Assam: Trade and Commerce

Assam: Trade and Commerce:-

As Assam is the gateway of north-eastern India, the trade links of all the States like Meghalaya, Manipur , Nagaland, Arunachal Pradesh, Mizoram and Tripura with the rest of the countries are though Assam. Their trade is mostly conducted through the markets of Assam. So out of all the commodities which Assam imports,some portions are again exported to these states likewise their exports are also channelised through Assam. The border trade of North East India has immense possibilities. With a 5211 kms international border with Bangladesh,Myanmar,China and Bhutan,the volume of unofficial trade is estimated to be much more than that of official trade.

Course of trade :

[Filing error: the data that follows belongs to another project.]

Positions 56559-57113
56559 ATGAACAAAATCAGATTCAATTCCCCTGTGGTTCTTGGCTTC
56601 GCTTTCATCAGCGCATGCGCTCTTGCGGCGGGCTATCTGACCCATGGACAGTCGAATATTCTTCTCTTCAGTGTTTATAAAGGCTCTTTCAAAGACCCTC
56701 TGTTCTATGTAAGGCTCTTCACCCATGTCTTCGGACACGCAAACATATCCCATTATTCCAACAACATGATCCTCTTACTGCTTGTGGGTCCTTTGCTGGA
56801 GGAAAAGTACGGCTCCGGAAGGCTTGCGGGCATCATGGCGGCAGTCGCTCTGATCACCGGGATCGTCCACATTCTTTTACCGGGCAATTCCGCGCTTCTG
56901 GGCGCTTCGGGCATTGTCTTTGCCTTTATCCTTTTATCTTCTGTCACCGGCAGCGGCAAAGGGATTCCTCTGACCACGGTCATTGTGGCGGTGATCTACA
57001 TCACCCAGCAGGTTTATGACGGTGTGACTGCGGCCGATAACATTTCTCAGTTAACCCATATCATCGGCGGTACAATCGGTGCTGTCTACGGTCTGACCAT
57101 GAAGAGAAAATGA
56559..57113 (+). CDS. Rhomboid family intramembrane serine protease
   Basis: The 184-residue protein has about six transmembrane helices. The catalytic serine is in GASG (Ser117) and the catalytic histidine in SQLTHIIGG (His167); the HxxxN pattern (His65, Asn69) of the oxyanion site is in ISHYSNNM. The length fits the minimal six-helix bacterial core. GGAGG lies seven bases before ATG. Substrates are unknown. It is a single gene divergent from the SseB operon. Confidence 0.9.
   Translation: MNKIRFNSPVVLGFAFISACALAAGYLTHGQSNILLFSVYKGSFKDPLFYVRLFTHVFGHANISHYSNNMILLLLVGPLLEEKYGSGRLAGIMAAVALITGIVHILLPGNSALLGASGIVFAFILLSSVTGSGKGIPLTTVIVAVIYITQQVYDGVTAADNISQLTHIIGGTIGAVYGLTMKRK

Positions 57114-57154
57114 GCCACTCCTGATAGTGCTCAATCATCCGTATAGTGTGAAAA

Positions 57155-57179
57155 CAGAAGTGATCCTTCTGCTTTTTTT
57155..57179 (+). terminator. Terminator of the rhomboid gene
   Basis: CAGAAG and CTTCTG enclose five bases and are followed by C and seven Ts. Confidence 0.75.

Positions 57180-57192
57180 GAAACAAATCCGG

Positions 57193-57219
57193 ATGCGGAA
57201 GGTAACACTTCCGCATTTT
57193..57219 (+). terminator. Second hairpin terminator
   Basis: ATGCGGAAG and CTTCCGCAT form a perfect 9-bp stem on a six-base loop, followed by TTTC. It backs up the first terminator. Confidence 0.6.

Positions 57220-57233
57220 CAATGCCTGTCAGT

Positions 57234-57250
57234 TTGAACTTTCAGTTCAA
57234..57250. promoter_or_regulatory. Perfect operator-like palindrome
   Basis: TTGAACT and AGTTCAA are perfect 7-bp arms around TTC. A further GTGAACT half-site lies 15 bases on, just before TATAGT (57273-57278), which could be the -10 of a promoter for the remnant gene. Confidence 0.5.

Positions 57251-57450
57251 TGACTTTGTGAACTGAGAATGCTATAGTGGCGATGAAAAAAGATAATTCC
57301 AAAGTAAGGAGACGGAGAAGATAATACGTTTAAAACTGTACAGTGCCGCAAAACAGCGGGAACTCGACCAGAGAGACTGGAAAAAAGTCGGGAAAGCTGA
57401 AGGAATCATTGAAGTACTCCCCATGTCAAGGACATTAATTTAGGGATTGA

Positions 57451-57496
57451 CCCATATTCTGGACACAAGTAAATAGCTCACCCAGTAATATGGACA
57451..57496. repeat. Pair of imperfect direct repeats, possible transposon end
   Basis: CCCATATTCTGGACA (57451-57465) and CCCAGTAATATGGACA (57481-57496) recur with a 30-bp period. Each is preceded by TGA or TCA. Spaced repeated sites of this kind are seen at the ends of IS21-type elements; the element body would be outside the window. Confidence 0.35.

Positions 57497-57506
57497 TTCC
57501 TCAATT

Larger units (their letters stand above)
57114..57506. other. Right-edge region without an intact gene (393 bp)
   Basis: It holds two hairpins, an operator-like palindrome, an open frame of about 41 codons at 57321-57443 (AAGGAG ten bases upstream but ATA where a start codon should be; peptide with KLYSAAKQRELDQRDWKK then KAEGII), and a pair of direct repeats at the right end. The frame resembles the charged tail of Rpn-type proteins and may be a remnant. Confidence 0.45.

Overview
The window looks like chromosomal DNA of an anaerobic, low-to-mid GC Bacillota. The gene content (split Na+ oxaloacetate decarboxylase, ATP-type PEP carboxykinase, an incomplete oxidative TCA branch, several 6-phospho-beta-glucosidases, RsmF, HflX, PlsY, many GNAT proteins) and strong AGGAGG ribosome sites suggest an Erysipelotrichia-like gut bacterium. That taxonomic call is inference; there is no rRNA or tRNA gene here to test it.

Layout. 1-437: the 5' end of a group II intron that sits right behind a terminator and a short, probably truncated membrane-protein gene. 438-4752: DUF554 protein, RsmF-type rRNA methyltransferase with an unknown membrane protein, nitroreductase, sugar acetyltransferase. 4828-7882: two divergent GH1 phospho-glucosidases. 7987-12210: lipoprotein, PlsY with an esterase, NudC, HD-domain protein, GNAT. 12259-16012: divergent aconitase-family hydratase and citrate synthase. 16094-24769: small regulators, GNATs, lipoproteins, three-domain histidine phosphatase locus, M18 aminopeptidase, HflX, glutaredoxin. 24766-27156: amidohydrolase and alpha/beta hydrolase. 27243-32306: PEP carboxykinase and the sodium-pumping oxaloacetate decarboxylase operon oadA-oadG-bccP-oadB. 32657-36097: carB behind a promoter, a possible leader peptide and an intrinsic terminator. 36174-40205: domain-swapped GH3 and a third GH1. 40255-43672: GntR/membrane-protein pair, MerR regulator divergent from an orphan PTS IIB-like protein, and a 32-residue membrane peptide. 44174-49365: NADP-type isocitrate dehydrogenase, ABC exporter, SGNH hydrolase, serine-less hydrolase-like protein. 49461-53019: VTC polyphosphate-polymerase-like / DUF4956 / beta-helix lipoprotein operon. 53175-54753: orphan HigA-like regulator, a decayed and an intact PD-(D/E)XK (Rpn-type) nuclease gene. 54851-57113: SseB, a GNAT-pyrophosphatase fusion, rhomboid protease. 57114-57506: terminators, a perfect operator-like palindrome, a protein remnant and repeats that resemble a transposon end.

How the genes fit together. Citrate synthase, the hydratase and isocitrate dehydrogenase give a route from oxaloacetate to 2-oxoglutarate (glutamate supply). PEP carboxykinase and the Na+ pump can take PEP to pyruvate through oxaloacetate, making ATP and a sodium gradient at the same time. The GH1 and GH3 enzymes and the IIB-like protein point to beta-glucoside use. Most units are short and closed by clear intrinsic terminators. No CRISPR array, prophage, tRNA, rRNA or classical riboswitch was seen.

It is hardly necessary to say that trade and commerce was not of any importance in the past in the sparsely populated constityent areas of this hill district where there were no towns or industry of any size. The primitive pattern of the tribal economy might have not warranted the growth of internal trade in the hills while some external trade with the neighbouring people was done in the bordering markets in the plains. Pretty mahajans from the plains frequently visited the hills and made a considerable business in forest products such as bamboo , cane and timber in the form of logs and posts having arranged into a raftknown as bhur or mar carried down through the hill streams, the important ghats in the plains for sale. The growth of the tea industry and the opening of the Railway line and the South Trunk Road touching some points of the district facilitated some external trade in respect of import of necessities required particularly for the extra growth of outsider- population. But the tribal mode of living in the hill tracts did not materially change to effect some exportable surplus of agricultural products. While diffusion of advanced civilisation to the tribal people was slow. However, the tribal people used to come down from the hills to the weekly or biweekly ‘hats’ or markets in the nearby plains and made some transactions. The fact that most of these trade centres now form part of the district helps the growth of both external and internal trade. Besides, growth of towns such as Diphu and Haflong and growth of industries like the Cement Factory at Bokajan and other development activities have now enhanced the importance of trade and commerce in all directions.